Give me thy hand.BUCKINGHAMKING RICHARD III
Here he ascendeth his throneThus high, by thy advice
And thy assistance, is King Richard seated;
But shall we wear these honours for a day?
Or shall they last, and we rejoice in them?
O Buckingham, now do I play the touch,BUCKINGHAMKING RICHARD IIIBUCKINGHAMKING RICHARD IIIBUCKINGHAMKING RICHARD III
To try if thou be current gold indeed
Young Edward lives: think now what I would say.
O bitter consequence,BUCKINGHAMKING RICHARD IIIBUCKINGHAM
That Edward still should live! 'True, noble prince!'
Cousin, thou wert not wont to be so dull:
Shall I be plain? I wish the bastards dead;
And I would have it suddenly perform'd.
What sayest thou? speak suddenly; be brief.
Give me some breath, some little pause, my lordCATESBYKING RICHARD III
Before I positively herein:
I will resolve your grace immediately.
I will converse with iron-witted foolsPageKING RICHARD IIIPage
And unrespective boys: none are for me
That look into me with considerate eyes:
High-reaching Buckingham grows circumspect.
My lord, I know a discontented gentleman,KING RICHARD IIIPageKING RICHARD III
Whose humble means match not his haughty mind:
Gold were as good as twenty orators,
And will, no doubt, tempt him to any thing.
I partly know the man: go, call him hither.STANLEY
Exit PageThe deep-revolving witty Buckingham
No more shall be the neighbour to my counsel:
Hath he so long held out with me untired,
And stops he now for breath?
Enter STANLEYHow now! what news with you?
My lord, I hear the Marquis Dorset's fledKING RICHARD IIICATESBYKING RICHARD III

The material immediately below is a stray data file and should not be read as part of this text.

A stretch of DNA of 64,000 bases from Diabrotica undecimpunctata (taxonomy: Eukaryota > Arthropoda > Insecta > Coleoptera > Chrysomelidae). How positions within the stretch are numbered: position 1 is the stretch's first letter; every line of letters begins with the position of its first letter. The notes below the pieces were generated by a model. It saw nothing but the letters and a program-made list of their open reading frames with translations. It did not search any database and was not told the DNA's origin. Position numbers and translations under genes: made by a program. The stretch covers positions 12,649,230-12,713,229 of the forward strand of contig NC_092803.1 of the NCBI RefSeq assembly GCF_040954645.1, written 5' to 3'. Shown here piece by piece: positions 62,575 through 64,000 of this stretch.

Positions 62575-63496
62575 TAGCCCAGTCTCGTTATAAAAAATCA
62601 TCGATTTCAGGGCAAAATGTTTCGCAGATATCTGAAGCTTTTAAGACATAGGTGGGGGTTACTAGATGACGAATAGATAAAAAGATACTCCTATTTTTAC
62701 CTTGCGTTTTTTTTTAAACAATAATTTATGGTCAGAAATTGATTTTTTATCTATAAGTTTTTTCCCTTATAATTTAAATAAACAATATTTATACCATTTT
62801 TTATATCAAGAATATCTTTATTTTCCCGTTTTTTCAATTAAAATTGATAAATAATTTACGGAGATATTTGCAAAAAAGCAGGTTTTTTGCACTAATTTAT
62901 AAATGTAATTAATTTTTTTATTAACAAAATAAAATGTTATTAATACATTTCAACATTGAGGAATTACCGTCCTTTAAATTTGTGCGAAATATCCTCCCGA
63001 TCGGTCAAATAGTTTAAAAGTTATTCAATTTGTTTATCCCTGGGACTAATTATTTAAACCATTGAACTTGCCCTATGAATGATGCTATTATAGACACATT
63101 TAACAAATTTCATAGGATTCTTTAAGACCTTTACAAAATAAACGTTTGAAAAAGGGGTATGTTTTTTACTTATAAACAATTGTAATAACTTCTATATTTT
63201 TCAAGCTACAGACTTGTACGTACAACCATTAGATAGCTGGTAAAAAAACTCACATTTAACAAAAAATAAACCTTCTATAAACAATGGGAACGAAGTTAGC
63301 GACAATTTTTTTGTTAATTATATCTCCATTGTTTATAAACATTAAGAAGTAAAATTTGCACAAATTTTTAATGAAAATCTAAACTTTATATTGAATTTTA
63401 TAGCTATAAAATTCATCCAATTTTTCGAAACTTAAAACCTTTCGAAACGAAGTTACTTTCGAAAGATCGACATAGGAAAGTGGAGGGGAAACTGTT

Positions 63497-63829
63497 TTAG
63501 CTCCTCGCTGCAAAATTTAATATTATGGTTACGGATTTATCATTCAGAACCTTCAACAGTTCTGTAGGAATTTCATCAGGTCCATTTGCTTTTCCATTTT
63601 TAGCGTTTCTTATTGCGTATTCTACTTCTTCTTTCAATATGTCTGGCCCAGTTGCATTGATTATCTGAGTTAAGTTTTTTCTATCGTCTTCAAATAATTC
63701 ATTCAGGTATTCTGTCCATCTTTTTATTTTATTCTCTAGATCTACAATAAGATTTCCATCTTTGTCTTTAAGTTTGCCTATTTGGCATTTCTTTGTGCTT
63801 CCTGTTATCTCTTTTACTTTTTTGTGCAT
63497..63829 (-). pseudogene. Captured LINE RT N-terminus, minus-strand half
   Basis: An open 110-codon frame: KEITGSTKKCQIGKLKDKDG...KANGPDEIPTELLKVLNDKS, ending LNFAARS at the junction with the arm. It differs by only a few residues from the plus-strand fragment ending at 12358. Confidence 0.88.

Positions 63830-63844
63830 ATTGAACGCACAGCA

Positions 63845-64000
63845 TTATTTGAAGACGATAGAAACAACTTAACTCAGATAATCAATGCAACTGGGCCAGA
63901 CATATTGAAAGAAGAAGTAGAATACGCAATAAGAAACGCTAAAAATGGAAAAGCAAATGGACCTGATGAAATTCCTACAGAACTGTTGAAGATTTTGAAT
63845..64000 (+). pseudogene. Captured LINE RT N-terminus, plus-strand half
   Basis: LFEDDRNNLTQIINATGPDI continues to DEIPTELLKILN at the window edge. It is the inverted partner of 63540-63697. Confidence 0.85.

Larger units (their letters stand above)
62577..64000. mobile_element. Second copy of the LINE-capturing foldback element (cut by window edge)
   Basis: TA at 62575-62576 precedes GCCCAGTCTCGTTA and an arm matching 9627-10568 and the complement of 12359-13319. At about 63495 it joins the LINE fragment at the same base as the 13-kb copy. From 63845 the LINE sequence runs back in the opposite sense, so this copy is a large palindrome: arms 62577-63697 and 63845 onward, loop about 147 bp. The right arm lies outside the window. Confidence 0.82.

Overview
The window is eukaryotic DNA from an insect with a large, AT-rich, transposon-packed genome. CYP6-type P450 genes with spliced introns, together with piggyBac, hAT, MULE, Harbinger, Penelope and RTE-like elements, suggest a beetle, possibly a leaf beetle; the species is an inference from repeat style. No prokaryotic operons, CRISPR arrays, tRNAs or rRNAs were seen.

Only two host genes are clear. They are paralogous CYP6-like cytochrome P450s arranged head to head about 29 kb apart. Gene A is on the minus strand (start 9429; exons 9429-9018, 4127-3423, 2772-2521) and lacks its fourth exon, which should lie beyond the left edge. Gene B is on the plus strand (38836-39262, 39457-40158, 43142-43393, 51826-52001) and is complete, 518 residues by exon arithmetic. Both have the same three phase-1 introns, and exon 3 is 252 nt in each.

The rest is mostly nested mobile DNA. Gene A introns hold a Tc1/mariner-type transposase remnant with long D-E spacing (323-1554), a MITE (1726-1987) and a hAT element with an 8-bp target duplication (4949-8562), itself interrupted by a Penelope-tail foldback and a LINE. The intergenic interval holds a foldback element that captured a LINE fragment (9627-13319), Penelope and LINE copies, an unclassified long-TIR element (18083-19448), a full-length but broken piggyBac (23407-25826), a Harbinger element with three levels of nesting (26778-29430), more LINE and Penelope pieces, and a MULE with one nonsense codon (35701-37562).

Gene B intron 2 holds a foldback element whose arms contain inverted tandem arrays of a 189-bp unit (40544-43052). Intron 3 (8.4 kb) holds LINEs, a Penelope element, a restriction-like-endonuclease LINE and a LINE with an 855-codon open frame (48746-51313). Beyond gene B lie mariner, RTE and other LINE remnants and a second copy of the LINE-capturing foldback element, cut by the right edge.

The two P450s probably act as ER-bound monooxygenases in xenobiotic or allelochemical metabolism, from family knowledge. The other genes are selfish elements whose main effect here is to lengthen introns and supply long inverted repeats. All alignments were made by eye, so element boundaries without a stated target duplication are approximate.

To Richmond, in those parts beyond the sea
Where he abides.
Rumour it abroadTYRRELKING RICHARD IIITYRRELKING RICHARD IIITYRRELKING RICHARD III
That Anne, my wife, is sick and like to die:
I will take order for her keeping close.
Inquire me out some mean-born gentleman,
Whom I will marry straight to Clarence' daughter:
The boy is foolish, and I fear not him.
Look, how thou dream'st! I say again, give out
That Anne my wife is sick and like to die:
About it; for it stands me much upon,
To stop all hopes whose growth may damage me.
Exit CATESBYI must be married to my brother's daughter,
Or else my kingdom stands on brittle glass.
Murder her brothers, and then marry her!
Uncertain way of gain! But I am in
So far in blood that sin will pluck on sin:
Tear-falling pity dwells not in this eye.
Re-enter Page, with TYRRELIs thy name Tyrrel?
Why, there thou hast it: two deep enemies,TYRRELKING RICHARD III
Foes to my rest and my sweet sleep's disturbers
Are they that I would have thee deal upon:
Tyrrel, I mean those bastards in the Tower.
Thou sing'st sweet music. Hark, come hither, TyrrelTYRRELKING RICHARD IIITYRREL
Go, by this token: rise, and lend thine ear:
WhispersThere is no more but so: say it is done,
And I will love thee, and prefer thee too.
Ye shall, my Lord.BUCKINGHAMKING RICHARD IIIBUCKINGHAMKING RICHARD IIIBUCKINGHAM
My lord, I claim your gift, my due by promise,KING RICHARD IIIBUCKINGHAMKING RICHARD III
For which your honour and your faith is pawn'd;
The earldom of Hereford and the moveables
The which you promised I should possess.
As I remember, Henry the SixthBUCKINGHAMKING RICHARD IIIBUCKINGHAMKING RICHARD III
Did prophesy that Richmond should be king,
When Richmond was a little peevish boy.
A king, perhaps, perhaps,--
Richmond! When last I was at Exeter,BUCKINGHAMKING RICHARD IIIBUCKINGHAMKING RICHARD IIIBUCKINGHAMKING RICHARD IIIBUCKINGHAMKING RICHARD III
The mayor in courtesy show'd me the castle,
And call'd it Rougemont: at which name I started,
Because a bard of Ireland told me once
I should not live long after I saw Richmond.
Because that, like a Jack, thou keep'st the strokeBUCKINGHAMKING RICHARD III
Betwixt thy begging and my meditation.
I am not in the giving vein to-day.
Thou troublest me; am not in the vein.
Exeunt all but BUCKINGHAM
Is it even so? rewards he my true service
With such deep contempt made I him king for this?
O, let me think on Hastings, and be gone
To Brecknock, while my fearful head is on!